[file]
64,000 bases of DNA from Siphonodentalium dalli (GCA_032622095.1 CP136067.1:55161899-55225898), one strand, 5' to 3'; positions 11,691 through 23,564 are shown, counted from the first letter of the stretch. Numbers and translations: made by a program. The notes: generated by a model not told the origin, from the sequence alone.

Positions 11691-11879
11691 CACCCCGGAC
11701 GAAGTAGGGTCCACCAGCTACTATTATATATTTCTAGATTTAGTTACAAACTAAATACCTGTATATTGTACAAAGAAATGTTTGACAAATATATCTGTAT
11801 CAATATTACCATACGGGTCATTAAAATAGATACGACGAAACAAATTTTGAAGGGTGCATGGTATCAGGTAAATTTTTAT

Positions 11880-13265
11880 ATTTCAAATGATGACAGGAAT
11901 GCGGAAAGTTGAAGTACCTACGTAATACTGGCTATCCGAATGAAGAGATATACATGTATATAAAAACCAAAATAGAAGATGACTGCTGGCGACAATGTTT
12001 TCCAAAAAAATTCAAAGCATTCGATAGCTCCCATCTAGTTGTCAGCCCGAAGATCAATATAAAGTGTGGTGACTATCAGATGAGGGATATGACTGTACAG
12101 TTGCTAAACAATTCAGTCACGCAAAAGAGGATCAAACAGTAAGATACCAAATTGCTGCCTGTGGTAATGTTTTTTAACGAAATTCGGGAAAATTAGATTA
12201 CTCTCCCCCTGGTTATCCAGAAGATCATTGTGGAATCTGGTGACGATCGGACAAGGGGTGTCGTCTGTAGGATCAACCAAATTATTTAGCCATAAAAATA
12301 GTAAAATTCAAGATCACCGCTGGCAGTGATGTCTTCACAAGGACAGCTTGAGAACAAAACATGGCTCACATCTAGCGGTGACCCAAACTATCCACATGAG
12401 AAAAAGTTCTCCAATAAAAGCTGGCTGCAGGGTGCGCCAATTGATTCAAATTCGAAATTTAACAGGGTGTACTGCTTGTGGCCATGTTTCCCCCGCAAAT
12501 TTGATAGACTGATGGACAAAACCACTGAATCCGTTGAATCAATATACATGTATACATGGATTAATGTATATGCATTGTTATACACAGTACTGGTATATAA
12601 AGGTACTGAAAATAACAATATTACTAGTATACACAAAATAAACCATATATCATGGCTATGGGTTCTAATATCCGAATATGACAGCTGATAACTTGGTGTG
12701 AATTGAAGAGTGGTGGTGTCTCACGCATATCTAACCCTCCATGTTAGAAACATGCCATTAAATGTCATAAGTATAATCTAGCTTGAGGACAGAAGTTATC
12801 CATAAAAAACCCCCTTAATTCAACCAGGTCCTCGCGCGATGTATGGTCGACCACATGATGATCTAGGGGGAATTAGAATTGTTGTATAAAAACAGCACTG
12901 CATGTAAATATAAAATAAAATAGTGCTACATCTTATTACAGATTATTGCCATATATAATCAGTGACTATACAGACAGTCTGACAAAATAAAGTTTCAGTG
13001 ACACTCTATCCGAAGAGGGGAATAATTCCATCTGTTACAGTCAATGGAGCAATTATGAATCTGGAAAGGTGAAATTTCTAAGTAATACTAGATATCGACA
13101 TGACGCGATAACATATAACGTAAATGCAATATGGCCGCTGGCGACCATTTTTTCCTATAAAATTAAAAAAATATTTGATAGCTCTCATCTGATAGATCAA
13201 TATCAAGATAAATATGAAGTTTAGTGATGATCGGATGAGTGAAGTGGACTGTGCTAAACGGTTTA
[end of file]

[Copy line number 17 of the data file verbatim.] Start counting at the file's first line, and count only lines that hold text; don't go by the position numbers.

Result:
12801 CATAAAAAACCCCCTTAATTCAACCAGGTCCTCGCGCGATGTATGGTCGACCACATGATGATCTAGGGGGAATTAGAATTGTTGTATAAAAACAGCACTG